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One says that there is a *quantum computational speedup* when the computation of the solution of a problem is more efficient quantumly than classically. Let us consider, as an example, the simplest case that Bob, the problem setter, hides a ball in a chest of four drawers. Alice, the problem solver, is to locate in by opening drawers (by querying the oracle: is the ball in that drawer?). While in the classical case Alice may need to open up to three drawers, with the quantum algorithm devised by Grover she only needs to open one.

The usual representation of quantum algorithms is limited to the computation of the solution of the problem. We extend it to the process of setting the problem. Bob, who operates on the quantum register B, randomly selects the problem-setting (the number of the drawer with the ball) by an initial measurement in a (possibly incoherent) superposition of all the possible problem-settings. He could then unitarily change it into a desired setting but for simplicity we omit this operation. Alice, who operates on the quantum register A initially in an arbitrary sharp state (standing for a blank blackboard), unitarily computes the corresponding solution and reads it by the final measurement. With probability one of reading the solution, the process between the initial and final measurement outcomes is reversible – no information is destroyed along it.

We physically represent the fact that the problem-setting selected by Bob must be hidden from Alice (it would tell her the solution of the problem) by relativizing the extended representation to her. In the representation with respect to Alice, the projection of the quantum state associated with the initial measurement is postponed till the end of the unitary part of her problem-solving action. After the initial measurement, the quantum state of register B to Alice remains the quantum superposition of all the possible problem settings. It represents her complete ignorance of the problem setting selected by Bob. Alice unitarily changes the tensor product of this superposition and the sharp state of register A into a superposition of tensor products, each a problem setting in B multiplied by the corresponding solution in A. Then she selects the problem setting already selected by Bob by the final measurement of the solution.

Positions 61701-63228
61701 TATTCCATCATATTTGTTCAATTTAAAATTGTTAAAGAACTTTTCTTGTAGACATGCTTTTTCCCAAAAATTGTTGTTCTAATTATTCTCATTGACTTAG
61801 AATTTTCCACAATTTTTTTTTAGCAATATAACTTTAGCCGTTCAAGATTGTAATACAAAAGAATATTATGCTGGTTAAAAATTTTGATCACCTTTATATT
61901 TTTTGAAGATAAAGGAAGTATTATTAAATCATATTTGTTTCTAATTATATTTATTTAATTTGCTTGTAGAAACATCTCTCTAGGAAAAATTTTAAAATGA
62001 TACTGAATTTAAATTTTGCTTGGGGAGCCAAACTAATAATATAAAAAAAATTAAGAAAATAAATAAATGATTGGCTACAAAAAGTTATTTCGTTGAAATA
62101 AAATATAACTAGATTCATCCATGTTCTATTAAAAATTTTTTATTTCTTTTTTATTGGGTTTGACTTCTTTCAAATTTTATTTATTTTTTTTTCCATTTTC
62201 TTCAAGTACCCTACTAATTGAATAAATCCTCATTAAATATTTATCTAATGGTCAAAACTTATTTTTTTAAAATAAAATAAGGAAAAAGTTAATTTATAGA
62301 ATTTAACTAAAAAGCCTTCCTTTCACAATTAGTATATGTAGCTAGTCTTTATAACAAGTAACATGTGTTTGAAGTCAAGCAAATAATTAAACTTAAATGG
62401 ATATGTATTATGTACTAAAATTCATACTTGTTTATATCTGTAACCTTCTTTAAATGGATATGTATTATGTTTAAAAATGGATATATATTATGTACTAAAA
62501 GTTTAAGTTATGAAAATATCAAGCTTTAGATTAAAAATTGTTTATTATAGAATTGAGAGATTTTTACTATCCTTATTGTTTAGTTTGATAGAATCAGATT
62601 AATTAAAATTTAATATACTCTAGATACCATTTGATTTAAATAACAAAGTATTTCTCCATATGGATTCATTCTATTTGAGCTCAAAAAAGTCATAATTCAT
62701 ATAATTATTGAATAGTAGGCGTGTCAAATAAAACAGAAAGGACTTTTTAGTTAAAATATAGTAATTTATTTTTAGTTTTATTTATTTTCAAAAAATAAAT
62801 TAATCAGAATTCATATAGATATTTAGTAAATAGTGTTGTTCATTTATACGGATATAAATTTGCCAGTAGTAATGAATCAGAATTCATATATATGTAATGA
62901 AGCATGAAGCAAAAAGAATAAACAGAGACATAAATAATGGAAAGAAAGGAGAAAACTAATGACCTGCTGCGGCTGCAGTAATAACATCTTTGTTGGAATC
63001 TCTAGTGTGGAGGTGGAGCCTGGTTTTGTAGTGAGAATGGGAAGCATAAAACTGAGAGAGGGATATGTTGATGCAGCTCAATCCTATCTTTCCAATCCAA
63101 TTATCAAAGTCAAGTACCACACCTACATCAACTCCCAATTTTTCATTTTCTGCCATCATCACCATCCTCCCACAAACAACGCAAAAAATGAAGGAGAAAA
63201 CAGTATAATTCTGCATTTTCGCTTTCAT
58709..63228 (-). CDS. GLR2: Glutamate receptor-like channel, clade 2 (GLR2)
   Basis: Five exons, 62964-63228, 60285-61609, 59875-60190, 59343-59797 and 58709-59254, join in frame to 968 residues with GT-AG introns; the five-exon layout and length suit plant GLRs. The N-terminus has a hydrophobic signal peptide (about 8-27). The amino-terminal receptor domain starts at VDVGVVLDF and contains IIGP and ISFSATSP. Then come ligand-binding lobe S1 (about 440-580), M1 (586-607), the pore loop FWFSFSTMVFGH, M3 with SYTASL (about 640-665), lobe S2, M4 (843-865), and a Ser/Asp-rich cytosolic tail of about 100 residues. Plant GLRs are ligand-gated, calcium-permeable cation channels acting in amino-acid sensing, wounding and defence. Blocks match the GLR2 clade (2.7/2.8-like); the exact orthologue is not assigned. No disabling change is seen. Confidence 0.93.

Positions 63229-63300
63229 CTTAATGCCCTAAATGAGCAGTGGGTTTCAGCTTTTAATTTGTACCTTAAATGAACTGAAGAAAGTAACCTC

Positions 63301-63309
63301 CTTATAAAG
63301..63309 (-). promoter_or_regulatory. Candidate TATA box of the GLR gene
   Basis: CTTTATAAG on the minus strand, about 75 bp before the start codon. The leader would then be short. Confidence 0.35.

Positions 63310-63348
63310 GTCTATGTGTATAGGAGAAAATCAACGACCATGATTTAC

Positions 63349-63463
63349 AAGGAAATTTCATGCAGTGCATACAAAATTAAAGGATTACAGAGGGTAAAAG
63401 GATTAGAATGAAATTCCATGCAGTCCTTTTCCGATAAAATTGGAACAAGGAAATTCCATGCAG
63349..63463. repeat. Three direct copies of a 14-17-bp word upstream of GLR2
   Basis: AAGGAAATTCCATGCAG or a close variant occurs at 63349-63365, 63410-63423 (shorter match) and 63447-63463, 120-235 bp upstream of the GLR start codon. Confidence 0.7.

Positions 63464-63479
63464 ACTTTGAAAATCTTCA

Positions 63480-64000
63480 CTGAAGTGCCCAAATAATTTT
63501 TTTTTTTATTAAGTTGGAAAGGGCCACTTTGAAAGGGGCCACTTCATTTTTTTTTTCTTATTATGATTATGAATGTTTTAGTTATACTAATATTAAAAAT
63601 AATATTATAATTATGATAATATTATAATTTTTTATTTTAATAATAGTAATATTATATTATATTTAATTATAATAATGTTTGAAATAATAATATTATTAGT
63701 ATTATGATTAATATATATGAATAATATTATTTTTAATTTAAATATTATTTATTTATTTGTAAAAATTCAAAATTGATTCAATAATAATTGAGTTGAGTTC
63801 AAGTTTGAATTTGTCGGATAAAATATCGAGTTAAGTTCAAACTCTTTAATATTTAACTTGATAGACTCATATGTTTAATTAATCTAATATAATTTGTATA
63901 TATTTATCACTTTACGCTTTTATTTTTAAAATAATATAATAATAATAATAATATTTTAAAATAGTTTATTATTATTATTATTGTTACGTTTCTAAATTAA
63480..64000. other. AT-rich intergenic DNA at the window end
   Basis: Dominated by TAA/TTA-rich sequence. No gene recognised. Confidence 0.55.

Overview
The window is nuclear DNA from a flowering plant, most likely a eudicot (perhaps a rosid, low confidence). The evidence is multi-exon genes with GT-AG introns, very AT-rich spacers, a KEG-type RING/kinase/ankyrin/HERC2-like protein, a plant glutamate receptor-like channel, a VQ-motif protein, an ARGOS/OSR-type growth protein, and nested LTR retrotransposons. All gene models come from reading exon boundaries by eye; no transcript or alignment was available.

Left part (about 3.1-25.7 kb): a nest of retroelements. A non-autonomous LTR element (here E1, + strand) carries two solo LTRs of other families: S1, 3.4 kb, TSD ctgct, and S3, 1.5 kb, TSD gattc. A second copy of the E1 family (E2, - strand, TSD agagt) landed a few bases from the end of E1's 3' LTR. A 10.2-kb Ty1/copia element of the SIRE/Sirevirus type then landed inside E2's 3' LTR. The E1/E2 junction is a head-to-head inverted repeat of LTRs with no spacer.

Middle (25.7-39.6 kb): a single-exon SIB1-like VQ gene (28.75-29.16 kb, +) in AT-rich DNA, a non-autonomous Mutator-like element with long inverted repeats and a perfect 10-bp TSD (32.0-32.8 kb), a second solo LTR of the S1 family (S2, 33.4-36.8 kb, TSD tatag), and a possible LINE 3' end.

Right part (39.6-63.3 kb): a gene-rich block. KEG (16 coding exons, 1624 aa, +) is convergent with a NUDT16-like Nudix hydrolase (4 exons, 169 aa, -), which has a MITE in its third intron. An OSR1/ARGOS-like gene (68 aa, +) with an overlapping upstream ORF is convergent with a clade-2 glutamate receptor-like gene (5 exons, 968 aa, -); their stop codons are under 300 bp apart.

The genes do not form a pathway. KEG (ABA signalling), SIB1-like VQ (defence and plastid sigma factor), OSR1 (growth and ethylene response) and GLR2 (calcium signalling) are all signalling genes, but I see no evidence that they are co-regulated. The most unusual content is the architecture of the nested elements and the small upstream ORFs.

We represent the reversibility of the process between the initial and final measurement outcomes by time-symmetrizing it. In this kind of process, and in the usual way of seeing, the information that specifies the initial measurement outcome and consequently the final one (in the present example, both the number of the drawer with the ball) is all selected by the initial measurement; its outcome (encoding the problem setting selected by Bob in register B) undergoes the time forward unitary transformation until becoming the state before the final measurement (encoding the solution in register A). The latter measurement just reads the solution encoded in A, without selecting anything. However, the thing could be seen in the time-symmetric way. The initial measurement does not select anything, the initial state superposition undergoes the unitary transformation that represents Alice’s problem solving action and the final measurement performs all the selection. The measurement outcome, which encodes the solution in register A, by the Parisian Zigzag propagates backwards in time by the inverse unitary transformation until becoming the outcome of the initial measurement, encoding the problem setting in register B.